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Given an infinite set $X$ with no limit points, is $X$ unbounded? (In an arbitrary metric space)

I only know how to do this in $\mathbb{R}^k$.

Since $X$ has no limit points, $X$ is closed. An infinite set with no limit point also cannot be compact, because we can choose a ball around each point of $X$ with no other points in it, and such cover has no finite subcover.

Then in $\mathbb{R}^k$ we have $\text{closed} \land \text{bounded} \implies \text{compact}$ (Heine-Borel theorem), so by simple logic knowing it is not compact we have: $$\neg\text{compact} \implies \left( \neg\text{closed} \lor \neg\text{bounded} \right),$$ and since it is closed by definition, it must be unbounded.

The question is, how can I show this in an arbitrary metric space, and not just in $\mathbb{R}^k$? Just to clarify, I'm asking this because of my own curiosity, I only stumbled upon this in relation to trying to solve something else (in $\mathbb{R}^k$) and was wondering if it works in general.

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Consider any infinite set $X$ equipped with the discrete metric $$d(x,y) = \begin{cases} 0 & \text{if }x = y\\ 1 &\text{otherwise}.\end{cases}$$ Then $X$ is infinite, topologically discrete, and bounded.


Here's another example that you might find less pathological. Let $(a_n)_{n\in \mathbb{N}}$ be an increasing sequence of rational numbers in the interval $(0,\sqrt{2})$, converging to $\sqrt{2}$ from below. Then $X = \{a_n\mid n\in \mathbb{N}\}$ is an infinite, topologically discrete, bounded subset of $\mathbb{Q}$ with its usual metric.

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  • $\begingroup$ Thank you. Topological discreteness implies it has no limit points, right? In that case, what is the mistake in OP's "proof" ? $\endgroup$ – evaristegd Jul 18 at 2:25
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    $\begingroup$ @evaristegd Yes, topological discreteness is equivalent to having no limit points. The "mistake" (it's not a mistake, because the OP never claimed to have a proof that works in a general metric space) is the use of the Heine-Borel characterization of compact sets, which is only valid in special metric spaces like $\mathbb{R}^k$. $\endgroup$ – Alex Kruckman Jul 18 at 2:27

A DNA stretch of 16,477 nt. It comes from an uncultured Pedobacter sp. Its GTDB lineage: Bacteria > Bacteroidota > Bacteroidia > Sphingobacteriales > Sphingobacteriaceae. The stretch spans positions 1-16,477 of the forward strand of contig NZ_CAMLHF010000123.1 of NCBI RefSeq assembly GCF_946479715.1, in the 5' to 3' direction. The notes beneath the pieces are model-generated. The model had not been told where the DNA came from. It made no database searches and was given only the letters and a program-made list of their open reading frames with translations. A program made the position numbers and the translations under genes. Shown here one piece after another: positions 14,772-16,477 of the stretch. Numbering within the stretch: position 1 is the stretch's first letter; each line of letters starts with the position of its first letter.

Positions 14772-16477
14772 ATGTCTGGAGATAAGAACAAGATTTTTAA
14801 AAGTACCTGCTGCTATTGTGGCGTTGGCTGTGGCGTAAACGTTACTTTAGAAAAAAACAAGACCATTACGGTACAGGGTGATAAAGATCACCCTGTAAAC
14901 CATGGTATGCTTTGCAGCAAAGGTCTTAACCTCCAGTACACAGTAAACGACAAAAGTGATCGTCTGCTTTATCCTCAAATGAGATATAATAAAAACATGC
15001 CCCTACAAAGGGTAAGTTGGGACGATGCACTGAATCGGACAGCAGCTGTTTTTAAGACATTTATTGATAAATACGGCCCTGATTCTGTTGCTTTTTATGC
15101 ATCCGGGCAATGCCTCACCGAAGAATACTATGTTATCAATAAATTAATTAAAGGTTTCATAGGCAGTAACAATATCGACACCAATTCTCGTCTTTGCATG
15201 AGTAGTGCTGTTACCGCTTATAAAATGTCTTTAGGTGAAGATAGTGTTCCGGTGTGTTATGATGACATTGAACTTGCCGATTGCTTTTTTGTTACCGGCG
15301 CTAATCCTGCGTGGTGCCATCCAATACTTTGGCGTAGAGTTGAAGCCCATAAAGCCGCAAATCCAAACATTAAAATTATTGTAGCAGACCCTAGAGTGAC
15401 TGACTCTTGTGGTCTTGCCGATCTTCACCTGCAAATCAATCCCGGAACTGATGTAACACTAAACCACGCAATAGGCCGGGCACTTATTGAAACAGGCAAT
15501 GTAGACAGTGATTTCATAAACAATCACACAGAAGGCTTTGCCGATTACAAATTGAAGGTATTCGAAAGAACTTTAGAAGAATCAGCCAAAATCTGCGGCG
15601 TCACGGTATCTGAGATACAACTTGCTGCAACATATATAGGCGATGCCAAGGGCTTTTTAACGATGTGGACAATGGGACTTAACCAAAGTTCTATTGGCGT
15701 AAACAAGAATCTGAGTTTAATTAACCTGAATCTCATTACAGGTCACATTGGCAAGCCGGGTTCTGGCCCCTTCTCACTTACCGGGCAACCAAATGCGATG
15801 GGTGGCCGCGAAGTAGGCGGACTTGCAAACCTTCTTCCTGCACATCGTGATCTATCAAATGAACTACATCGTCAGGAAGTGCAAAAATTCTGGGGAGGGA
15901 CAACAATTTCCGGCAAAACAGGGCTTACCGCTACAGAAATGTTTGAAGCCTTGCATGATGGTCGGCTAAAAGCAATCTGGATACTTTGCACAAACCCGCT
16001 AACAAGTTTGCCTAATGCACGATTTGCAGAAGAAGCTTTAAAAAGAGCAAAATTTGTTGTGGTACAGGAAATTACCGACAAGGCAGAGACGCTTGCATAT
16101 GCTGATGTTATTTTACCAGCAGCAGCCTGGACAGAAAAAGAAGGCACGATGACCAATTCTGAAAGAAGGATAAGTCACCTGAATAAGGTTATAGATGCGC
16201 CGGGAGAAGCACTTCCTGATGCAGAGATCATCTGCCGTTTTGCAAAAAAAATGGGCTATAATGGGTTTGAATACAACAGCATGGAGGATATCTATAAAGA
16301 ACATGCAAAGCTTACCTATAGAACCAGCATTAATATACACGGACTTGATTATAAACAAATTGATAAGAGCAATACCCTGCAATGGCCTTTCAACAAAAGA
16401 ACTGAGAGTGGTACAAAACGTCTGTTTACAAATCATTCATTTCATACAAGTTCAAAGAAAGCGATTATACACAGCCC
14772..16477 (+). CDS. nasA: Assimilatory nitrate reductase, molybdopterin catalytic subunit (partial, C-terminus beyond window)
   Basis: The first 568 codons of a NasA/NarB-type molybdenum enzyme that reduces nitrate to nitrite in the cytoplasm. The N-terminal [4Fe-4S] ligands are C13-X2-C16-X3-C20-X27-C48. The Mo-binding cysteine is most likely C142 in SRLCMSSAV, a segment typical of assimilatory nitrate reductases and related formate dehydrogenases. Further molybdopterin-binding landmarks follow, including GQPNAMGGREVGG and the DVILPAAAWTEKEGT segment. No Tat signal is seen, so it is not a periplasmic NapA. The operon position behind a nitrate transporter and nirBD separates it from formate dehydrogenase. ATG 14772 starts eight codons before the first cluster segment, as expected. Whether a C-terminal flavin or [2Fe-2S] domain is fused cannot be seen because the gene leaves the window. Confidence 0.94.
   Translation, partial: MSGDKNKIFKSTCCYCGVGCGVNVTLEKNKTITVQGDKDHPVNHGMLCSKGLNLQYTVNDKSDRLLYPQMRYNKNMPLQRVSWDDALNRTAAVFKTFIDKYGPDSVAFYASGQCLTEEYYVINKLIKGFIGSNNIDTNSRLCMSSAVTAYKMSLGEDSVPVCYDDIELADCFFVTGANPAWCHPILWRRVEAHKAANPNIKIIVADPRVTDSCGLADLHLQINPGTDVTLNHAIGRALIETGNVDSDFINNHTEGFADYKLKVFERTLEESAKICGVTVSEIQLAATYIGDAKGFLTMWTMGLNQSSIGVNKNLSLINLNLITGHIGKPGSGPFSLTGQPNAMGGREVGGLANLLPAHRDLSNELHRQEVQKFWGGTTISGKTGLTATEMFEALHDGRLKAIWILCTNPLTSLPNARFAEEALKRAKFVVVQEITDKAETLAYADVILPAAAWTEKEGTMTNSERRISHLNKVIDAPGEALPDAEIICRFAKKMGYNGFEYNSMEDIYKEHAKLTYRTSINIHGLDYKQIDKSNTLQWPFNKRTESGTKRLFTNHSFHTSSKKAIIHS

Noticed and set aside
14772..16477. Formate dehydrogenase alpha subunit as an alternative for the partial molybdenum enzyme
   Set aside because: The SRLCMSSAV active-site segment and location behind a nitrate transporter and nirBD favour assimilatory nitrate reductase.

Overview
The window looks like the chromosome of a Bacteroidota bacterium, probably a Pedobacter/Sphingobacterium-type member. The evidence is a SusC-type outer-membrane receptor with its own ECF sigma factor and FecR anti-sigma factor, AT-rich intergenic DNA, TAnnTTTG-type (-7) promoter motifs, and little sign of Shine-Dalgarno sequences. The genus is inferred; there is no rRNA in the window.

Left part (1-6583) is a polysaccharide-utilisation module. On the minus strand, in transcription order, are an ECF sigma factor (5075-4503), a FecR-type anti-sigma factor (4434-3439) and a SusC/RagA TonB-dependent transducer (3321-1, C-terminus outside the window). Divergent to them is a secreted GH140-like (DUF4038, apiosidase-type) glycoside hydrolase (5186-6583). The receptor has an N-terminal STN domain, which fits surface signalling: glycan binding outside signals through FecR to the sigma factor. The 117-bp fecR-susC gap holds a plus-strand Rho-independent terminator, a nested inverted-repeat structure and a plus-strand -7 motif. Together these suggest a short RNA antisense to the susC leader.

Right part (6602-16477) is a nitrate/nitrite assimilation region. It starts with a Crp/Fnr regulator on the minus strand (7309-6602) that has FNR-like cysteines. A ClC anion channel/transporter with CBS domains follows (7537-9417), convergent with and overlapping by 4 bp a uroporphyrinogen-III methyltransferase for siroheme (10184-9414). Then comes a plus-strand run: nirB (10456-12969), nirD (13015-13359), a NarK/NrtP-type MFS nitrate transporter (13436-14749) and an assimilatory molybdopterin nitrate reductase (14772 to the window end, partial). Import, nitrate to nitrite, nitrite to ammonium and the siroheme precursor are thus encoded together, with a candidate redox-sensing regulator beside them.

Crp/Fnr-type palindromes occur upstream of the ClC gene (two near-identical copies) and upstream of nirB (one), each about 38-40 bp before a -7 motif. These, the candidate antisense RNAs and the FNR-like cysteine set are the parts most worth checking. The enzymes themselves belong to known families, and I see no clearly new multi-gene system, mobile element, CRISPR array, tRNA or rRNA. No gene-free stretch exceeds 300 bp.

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    $\begingroup$ You can certainly equip that set with the discrete metric, but then the Heine-Borel theorem doesn't apply to it. When I said "is only valid in special metric spaces like $\mathbb{R}^k$", I meant $\mathbb{R}^k$ with its standard metric. @evaristegd $\endgroup$ – Alex Kruckman Jul 18 at 2:38
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    $\begingroup$ It's worth noting that the discrete metric isn't induced by a norm, so the notion of "Bounded set" may have a slightly different meaning than what the OP had in mind. $\endgroup$ – Bar Alon Jul 18 at 12:00
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    $\begingroup$ @BarAlon Hmm, possibly. But the OP only mentions metric spaces in the question (no norms), and "bounded" has a standard meaning in metric spaces (contained in some ball of finite radius), so I think it's pretty likely that this is the notion they're asking about. $\endgroup$ – Alex Kruckman Jul 18 at 13:08
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Simple example: $l_p$ space with $1\le p\lt \infty$. Sequence $a_k$ with the $k^{th}$ coordinate $=1$ and all others $=0$. $||a_k||_p=1$, but {$a_k$} has no limit point.

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  • $\begingroup$ Is $\{a_k \}$ an infinite set? $\endgroup$ – evaristegd Jul 18 at 3:48
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    $\begingroup$ Yes: $l_p$ spaces are infinite dimensional. $\endgroup$ – herb steinberg Jul 18 at 3:57
  • $\begingroup$ I see. I started reading again about it, and, indeed, they are spaces of infinite sequences. Thank you $\endgroup$ – evaristegd Jul 18 at 5:03
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No, see $X=(0,1)$ and $A = \{\frac{1}{n}: n \in \mathbb{N}, n \ge2 \}$ e.g. All subsets of $X$ are bounded.

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  • $\begingroup$ @evaristegd that’s the only exception. I edited. $\endgroup$ – Henno Brandsma Jul 18 at 5:08

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